Jan 17, 2020

Halsey Should NOT be Sad: Manic Reviews Round Up

by Delaney Howard


Halsey’s new album, Manic, has finally been released, much to the anticipation of her fans everywhere. It has been three years since her sophomore album, Hopeless Fountain Kingdom, was released. Manic has already earned many positive reviews, showing that it was worth the wait. 

Rolling Stone:

“Manic is Halsey’s raw autobiographical portrait of the artist as a young mess, craving her share of love and tenderness in a hostile world.”

The Guardian:

“Her lyrical confidence is matched by the characterful production, which straddles R&B, country, trashy pop-rock, Kacey Musgraves-ish cosmic Americana and more.”

Entertainment Weekly:

“Unlike her sophomore record Hopeless Fountain Kingdom, which embodied a dystopian Romeo and Juliet theme, Manic operates like the inside of Halsey’s subconscious.”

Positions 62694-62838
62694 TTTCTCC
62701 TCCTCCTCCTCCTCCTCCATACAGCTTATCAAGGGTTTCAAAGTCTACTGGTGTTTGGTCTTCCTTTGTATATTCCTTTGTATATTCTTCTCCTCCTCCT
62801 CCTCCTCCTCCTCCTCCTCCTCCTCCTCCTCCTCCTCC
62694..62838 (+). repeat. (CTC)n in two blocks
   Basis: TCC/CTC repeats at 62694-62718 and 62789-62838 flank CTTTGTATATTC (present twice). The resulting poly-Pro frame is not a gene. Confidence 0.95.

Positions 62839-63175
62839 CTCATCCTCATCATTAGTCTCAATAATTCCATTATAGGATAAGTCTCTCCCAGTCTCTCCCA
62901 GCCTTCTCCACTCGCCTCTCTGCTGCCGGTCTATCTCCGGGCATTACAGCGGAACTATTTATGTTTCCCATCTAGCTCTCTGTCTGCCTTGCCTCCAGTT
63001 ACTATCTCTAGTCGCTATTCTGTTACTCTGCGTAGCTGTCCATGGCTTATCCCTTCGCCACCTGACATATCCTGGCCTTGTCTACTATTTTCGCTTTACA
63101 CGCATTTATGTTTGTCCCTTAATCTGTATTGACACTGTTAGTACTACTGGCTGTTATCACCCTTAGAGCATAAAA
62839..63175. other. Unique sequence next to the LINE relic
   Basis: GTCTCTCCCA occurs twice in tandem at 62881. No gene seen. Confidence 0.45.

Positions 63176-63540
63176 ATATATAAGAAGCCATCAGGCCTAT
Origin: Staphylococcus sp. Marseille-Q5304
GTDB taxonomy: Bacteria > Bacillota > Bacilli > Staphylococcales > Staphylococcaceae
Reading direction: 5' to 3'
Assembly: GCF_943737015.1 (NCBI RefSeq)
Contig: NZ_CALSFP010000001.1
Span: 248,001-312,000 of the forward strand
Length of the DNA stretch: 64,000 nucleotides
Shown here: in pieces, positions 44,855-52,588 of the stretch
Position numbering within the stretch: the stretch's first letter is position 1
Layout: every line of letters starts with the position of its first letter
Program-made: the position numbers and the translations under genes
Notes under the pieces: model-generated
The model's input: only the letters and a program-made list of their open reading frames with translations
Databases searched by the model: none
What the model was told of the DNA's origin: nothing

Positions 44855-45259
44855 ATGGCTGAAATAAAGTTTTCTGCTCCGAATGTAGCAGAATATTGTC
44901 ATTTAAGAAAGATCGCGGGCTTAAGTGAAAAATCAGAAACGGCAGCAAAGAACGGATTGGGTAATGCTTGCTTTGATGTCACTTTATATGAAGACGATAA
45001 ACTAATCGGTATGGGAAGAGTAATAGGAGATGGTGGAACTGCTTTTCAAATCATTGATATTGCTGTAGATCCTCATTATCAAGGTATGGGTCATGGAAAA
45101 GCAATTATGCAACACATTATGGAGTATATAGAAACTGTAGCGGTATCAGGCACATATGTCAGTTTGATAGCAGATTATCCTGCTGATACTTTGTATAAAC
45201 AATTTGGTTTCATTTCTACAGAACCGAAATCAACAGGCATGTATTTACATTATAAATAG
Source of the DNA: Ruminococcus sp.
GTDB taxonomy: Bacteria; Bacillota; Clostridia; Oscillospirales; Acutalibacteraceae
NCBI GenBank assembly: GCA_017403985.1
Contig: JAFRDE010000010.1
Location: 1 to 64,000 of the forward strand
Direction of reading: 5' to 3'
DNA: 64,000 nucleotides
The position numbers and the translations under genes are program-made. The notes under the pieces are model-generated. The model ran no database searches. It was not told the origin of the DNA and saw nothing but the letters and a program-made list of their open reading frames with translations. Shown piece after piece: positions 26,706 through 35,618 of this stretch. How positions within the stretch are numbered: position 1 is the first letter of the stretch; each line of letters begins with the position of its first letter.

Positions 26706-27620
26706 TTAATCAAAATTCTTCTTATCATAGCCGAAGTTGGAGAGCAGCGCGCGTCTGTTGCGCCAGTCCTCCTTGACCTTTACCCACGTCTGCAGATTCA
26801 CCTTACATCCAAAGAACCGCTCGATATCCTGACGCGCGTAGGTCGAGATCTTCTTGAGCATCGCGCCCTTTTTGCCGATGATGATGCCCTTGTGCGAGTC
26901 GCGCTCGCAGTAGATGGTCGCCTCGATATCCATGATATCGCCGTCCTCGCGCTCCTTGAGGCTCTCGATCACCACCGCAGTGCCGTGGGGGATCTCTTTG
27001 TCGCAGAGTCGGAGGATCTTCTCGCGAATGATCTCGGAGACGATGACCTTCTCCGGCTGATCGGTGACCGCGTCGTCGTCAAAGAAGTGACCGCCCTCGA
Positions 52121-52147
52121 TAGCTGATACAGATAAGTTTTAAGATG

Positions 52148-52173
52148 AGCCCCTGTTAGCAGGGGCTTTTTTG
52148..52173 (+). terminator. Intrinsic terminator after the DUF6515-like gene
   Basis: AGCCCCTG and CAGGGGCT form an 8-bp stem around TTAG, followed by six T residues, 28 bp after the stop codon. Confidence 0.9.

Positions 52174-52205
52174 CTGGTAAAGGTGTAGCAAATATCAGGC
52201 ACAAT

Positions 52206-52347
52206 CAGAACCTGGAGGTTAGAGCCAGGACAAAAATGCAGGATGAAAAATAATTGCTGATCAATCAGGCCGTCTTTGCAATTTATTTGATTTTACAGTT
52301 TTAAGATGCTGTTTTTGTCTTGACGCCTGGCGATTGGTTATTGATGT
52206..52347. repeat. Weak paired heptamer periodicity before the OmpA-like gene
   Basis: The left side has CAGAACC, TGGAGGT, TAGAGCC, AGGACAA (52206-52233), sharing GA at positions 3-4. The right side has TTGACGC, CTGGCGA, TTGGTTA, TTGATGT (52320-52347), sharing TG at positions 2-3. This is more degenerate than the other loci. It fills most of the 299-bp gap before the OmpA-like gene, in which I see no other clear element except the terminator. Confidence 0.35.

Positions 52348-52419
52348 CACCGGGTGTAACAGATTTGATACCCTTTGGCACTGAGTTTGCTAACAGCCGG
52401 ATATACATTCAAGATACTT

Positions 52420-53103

Billboard:

"Gone are the singer’s signature metaphorical devices; Manic has neither a post-apocalyptic dystopia nor a Shakespearean allegory to serve as its backbone. Instead, Halsey takes an antithetical approach to her previous work, stripping away the veneer of her persona and introducing fans to her true self, Ashley Frangipane — in fact, she literally opens her album with one of its most introspective songs, titled “Ashley”." 

Los Angeles Times:

“Yet the surprisingly refined roots-and-rock stuff is just one part of what Halsey’s doing on an album that never settles on a distinct mood or point of view.”

In a soul-baring album, it’s refreshing to see all the love that Halsey is receiving. We are so excited to see her when she brings her Manic Tour to Sacramento on June 7!

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